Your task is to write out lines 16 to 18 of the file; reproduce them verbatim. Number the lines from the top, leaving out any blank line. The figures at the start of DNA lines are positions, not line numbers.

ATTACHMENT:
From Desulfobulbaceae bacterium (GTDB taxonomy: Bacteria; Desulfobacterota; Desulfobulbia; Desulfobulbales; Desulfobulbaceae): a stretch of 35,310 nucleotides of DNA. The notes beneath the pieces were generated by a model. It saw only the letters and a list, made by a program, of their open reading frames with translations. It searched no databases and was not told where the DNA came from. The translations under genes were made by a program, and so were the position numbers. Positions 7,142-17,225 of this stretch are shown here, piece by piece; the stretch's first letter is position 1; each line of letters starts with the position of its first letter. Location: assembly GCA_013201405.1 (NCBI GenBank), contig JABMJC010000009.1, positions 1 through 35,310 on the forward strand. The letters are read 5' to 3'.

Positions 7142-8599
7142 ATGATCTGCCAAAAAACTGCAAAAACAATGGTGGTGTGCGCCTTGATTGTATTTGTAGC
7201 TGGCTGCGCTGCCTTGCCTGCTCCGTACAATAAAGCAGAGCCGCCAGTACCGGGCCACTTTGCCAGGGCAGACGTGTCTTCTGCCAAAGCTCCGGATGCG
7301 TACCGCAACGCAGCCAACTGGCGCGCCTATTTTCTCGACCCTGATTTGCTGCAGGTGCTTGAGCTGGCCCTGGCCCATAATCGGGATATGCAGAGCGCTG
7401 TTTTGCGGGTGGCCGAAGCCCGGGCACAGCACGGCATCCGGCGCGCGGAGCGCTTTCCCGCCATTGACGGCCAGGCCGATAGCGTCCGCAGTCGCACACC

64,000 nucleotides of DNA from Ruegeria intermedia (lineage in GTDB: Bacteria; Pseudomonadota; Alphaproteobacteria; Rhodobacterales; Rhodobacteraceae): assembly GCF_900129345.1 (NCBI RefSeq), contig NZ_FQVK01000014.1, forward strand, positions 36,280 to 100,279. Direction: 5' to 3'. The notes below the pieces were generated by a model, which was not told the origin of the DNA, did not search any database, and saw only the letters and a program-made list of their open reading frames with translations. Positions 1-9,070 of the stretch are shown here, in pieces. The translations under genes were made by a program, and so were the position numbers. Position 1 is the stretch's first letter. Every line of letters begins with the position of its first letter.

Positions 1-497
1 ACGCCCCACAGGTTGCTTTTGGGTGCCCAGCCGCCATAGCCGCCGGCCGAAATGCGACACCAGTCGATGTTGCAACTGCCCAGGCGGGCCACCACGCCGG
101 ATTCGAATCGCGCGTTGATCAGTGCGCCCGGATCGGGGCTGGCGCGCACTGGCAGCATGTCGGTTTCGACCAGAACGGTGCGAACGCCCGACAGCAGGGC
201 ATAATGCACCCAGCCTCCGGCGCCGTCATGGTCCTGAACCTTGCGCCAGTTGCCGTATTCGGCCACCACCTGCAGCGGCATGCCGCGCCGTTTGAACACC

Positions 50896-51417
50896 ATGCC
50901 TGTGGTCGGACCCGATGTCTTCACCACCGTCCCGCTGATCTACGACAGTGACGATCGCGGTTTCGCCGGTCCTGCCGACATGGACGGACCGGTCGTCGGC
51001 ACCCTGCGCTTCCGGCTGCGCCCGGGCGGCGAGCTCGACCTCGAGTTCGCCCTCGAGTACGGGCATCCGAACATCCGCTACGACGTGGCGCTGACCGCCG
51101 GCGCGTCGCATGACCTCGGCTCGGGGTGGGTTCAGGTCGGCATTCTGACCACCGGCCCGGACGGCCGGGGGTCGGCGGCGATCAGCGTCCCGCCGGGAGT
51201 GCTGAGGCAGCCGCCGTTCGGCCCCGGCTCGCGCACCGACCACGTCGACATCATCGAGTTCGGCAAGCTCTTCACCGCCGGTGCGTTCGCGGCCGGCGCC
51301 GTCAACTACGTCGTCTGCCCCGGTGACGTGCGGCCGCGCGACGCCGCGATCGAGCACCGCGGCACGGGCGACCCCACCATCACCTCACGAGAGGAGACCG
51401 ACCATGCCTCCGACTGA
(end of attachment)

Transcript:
51101 GCGCGTCGCATGACCTCGGCTCGGGGTGGGTTCAGGTCGGCATTCTGACCACCGGCCCGGACGGCCGGGGGTCGGCGGCGATCAGCGTCCCGCCGGGAGT
51201 GCTGAGGCAGCCGCCGTTCGGCCCCGGCTCGCGCACCGACCACGTCGACATCATCGAGTTCGGCAAGCTCTTCACCGCCGGTGCGTTCGCGGCCGGCGCC
51301 GTCAACTACGTCGTCTGCCCCGGTGACGTGCGGCCGCGCGACGCCGCGATCGAGCACCGCGGCACGGGCGACCCCACCATCACCTCACGAGAGGAGACCG